Harry Potter, Love Potions, and Free willRight. So the Father could just stop loving the Son one day.
The value of free will does not end there. All sorts of relationships acquire special value because they involve love, trust, and affection are freely bestowed. The love potions that appear in many fairy stories (and the Harry Potter series) can become a trap; the one who has used the potion finds that he wants to be loved for his own sake and not because of the potion, yet fears the loss of the beloved’s affection if the potion is no longer used. For that matter, individuals without free will would not, in the true sense, be human beings at all, at least this is the case as seems highly plausible, the capacity for free choice is an essential characteristic of human beings as such. If so, then to say that free will should not exist is to say that we humans should not exist. It may be possible to say that, and perhaps even mean it, but the cost of doing so is very high.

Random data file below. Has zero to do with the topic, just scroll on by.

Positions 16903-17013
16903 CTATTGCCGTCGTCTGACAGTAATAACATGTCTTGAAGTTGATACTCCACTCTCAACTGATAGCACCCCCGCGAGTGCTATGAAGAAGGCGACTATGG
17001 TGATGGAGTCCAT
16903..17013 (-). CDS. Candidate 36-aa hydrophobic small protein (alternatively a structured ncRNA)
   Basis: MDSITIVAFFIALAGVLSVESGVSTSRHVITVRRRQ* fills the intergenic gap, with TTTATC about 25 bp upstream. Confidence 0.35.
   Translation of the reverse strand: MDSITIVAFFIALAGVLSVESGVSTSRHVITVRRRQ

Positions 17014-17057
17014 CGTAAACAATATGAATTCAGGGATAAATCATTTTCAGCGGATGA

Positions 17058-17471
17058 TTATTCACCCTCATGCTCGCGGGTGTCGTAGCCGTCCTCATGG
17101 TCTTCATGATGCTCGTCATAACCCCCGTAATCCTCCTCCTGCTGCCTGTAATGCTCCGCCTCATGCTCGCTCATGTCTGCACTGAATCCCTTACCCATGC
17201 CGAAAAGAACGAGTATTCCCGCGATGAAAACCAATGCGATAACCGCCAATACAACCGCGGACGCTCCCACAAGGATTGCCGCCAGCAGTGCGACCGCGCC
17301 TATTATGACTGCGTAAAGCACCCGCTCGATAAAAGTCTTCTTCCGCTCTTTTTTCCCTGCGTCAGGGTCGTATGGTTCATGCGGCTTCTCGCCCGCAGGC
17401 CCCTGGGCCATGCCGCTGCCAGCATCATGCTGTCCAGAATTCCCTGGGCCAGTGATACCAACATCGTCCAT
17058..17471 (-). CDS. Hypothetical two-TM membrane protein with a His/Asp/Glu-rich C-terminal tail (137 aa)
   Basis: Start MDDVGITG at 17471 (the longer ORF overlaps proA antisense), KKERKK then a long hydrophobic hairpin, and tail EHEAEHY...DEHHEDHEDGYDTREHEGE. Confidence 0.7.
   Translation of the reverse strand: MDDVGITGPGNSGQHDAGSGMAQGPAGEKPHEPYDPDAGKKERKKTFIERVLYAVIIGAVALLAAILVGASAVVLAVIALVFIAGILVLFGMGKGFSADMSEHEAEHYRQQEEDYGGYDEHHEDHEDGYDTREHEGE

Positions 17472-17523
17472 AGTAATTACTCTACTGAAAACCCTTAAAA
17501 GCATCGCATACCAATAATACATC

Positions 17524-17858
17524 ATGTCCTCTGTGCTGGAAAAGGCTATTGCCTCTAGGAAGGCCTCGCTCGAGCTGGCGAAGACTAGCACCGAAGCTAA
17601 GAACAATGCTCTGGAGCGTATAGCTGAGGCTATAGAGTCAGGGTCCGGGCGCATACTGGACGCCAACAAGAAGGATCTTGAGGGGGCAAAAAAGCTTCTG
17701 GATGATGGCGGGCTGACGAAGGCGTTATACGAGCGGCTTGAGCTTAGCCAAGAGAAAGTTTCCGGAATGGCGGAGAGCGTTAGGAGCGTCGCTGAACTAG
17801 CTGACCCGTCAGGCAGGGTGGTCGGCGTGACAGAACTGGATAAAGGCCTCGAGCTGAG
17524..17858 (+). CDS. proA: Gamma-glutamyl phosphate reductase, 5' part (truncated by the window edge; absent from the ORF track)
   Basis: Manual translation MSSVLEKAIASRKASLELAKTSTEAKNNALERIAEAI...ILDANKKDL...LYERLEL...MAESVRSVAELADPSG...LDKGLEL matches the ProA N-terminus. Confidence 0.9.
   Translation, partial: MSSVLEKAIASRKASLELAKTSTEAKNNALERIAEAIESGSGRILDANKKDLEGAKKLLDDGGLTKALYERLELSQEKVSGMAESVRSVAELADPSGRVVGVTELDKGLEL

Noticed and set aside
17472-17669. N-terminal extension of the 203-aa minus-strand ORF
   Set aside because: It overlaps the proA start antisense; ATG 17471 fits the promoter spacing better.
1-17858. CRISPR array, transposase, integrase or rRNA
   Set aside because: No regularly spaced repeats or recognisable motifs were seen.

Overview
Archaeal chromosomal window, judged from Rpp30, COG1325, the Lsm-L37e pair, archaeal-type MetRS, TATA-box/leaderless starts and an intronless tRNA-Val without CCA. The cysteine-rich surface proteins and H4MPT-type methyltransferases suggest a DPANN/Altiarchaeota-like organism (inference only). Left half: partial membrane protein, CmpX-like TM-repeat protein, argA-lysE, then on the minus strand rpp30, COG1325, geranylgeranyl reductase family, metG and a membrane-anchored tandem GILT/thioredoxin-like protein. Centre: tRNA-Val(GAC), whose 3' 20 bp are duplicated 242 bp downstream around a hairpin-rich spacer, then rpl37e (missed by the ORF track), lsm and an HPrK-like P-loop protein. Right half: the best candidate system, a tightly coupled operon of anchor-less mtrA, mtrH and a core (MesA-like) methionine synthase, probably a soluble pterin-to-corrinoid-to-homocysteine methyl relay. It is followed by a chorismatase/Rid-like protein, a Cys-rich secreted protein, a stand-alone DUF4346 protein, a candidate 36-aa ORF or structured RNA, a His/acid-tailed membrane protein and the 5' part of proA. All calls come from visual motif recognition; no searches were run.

William Hasker, The Truimph of Good Over Evil (Inter-Varsity, 2008) p. 156.
"He can't," you say? "He is love," you say? "His very nature demands that he will love the Son," you say?
The Father is not libertarianly "free" to turn his back on the Son? Refuse to love him anymore?
If he is not, and since the love is really love, genuine love, then is must not be the case that true love demands libertarian freedom.
If he is (libertarianly) free to stop loving the Son, well . . . it looks like someone's a priori philosophical assumptions has got a hold of ones orthodoxy.
Looks like we have a ridiculous view of God. Scary, actually. If the Father could stop loving the Son, how much more his created people?
Besides, I don't want to spend eternity apart from God. I'm glad he has determined things so such that I will always love him. Left to my own devices, I'd always choose me over God.
A world where God and fallen man have libertarian freedom is a world where God and fallen man are never reconciled. And if, per impossible, they could be reconciled, that world provides no guarantee that they will remain reconciled.
Just like Islam provides no eternal assurance, so does a world with libertarian free will for God and man. Funny how libertarianism ends at the same place as the hard-core conjunction of determinism and voluntarism presented in Islam.